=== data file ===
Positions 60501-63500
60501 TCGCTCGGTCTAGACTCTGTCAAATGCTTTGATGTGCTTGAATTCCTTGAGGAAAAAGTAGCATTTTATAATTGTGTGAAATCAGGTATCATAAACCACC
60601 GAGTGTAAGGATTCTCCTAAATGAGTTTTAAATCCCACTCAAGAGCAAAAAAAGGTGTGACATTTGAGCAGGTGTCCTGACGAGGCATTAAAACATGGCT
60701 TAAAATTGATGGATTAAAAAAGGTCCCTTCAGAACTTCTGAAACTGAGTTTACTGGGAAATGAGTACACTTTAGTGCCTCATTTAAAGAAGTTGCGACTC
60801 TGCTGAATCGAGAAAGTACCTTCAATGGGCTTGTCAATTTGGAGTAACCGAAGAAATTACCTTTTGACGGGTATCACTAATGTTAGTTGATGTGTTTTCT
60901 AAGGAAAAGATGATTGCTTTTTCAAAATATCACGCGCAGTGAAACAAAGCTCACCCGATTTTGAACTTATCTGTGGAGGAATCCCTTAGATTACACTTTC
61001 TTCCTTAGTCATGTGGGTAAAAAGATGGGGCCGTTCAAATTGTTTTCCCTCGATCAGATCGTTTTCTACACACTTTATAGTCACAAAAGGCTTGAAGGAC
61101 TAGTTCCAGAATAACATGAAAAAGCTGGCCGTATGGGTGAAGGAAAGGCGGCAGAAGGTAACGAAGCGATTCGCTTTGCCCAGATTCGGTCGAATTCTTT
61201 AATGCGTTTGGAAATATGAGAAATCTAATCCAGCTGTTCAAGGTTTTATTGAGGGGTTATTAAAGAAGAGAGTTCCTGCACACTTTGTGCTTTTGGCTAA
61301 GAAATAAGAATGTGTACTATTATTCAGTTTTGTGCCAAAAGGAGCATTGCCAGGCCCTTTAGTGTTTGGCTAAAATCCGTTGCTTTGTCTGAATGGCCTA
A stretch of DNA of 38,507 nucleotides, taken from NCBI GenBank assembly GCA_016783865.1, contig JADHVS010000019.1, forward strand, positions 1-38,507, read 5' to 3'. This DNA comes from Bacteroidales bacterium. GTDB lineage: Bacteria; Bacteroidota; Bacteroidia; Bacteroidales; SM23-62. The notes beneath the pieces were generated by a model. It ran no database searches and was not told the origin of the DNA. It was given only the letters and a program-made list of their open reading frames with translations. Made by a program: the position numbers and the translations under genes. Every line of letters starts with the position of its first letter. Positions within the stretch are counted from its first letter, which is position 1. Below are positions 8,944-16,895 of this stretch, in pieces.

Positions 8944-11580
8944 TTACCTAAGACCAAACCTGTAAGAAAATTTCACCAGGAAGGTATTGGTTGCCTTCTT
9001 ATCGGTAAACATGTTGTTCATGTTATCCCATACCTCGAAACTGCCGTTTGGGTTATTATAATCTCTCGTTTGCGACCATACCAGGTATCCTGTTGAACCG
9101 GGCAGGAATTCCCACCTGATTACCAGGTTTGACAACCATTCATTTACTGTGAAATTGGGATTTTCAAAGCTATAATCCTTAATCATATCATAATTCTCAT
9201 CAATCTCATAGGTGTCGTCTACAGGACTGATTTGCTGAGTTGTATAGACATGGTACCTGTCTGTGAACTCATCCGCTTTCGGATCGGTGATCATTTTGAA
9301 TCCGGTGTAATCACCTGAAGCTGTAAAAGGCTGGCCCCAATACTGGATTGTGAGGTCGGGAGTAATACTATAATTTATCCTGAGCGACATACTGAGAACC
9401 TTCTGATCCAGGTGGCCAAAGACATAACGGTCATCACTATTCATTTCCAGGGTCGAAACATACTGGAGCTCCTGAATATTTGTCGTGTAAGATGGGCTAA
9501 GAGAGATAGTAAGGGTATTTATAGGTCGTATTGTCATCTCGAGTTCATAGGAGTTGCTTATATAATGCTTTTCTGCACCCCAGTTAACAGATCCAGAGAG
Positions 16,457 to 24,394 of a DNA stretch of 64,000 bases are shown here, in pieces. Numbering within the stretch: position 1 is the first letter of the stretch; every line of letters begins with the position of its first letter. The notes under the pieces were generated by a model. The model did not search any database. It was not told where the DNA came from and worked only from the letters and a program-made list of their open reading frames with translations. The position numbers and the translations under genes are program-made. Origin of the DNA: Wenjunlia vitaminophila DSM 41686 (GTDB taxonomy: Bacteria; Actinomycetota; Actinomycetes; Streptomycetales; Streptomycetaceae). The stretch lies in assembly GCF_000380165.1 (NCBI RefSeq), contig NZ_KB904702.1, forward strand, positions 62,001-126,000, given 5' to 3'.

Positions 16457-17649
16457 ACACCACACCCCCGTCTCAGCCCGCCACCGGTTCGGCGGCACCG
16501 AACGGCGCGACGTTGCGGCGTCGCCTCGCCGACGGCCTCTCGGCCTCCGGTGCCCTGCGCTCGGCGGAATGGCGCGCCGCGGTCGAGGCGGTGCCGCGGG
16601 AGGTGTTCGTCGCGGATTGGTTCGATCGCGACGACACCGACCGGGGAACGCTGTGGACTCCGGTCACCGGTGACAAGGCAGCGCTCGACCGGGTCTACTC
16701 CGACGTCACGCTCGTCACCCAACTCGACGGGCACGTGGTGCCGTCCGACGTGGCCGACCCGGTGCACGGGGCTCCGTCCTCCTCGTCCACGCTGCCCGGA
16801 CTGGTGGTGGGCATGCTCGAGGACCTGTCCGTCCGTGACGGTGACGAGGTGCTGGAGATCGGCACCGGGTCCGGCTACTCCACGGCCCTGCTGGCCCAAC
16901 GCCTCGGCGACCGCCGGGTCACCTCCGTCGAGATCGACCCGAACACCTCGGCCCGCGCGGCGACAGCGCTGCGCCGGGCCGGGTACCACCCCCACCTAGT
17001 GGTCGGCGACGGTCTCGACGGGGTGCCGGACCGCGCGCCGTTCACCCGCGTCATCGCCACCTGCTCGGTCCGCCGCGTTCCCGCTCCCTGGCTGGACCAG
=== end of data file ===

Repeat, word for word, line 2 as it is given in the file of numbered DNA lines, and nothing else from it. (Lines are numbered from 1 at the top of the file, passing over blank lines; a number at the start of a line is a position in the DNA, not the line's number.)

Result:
60501 TCGCTCGGTCTAGACTCTGTCAAATGCTTTGATGTGCTTGAATTCCTTGAGGAAAAAGTAGCATTTTATAATTGTGTGAAATCAGGTATCATAAACCACC